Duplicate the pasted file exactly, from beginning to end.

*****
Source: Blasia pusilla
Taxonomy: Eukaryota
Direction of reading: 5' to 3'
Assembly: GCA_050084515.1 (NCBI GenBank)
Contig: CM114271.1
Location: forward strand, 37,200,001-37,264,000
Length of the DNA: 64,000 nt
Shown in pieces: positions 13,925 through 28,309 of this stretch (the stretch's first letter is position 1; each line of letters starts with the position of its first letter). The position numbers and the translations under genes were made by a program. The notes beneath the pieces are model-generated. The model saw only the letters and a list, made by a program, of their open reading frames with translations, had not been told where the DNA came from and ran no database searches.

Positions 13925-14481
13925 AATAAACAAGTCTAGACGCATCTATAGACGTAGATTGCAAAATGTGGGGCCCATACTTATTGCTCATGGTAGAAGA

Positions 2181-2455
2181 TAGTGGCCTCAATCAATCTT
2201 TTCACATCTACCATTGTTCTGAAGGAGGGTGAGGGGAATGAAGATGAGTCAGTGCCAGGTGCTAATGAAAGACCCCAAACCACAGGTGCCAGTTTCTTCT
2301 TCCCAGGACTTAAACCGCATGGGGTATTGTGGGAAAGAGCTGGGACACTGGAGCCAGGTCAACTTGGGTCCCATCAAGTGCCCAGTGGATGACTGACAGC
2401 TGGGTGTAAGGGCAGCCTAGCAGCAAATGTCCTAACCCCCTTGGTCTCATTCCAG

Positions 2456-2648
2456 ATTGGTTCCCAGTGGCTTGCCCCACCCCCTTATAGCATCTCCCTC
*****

Source: Blasia pusilla
Taxonomy: Eukaryota
Direction of reading: 5' to 3'
Assembly: GCA_050084515.1 (NCBI GenBank)
Contig: CM114271.1
Location: forward strand, 37,200,001-37,264,000
Length of the DNA: 64,000 nt
Shown in pieces: positions 13,925 through 28,309 of this stretch (the stretch's first letter is position 1; each line of letters starts with the position of its first letter). The position numbers and the translations under genes were made by a program. The notes beneath the pieces are model-generated. The model saw only the letters and a list, made by a program, of their open reading frames with translations, had not been told where the DNA came from and ran no database searches.

Positions 13925-14481
13925 AATAAACAAGTCTAGACGCATCTATAGACGTAGATTGCAAAATGTGGGGCCCATACTTATTGCTCATGGTAGAAGA

Positions 2181-2455
2181 TAGTGGCCTCAATCAATCTT
2201 TTCACATCTACCATTGTTCTGAAGGAGGGTGAGGGGAATGAAGATGAGTCAGTGCCAGGTGCTAATGAAAGACCCCAAACCACAGGTGCCAGTTTCTTCT
2301 TCCCAGGACTTAAACCGCATGGGGTATTGTGGGAAAGAGCTGGGACACTGGAGCCAGGTCAACTTGGGTCCCATCAAGTGCCCAGTGGATGACTGACAGC
2401 TGGGTGTAAGGGCAGCCTAGCAGCAAATGTCCTAACCCCCTTGGTCTCATTCCAG

Positions 2456-2648
2456 ATTGGTTCCCAGTGGCTTGCCCCACCCCCTTATAGCATCTCCCTC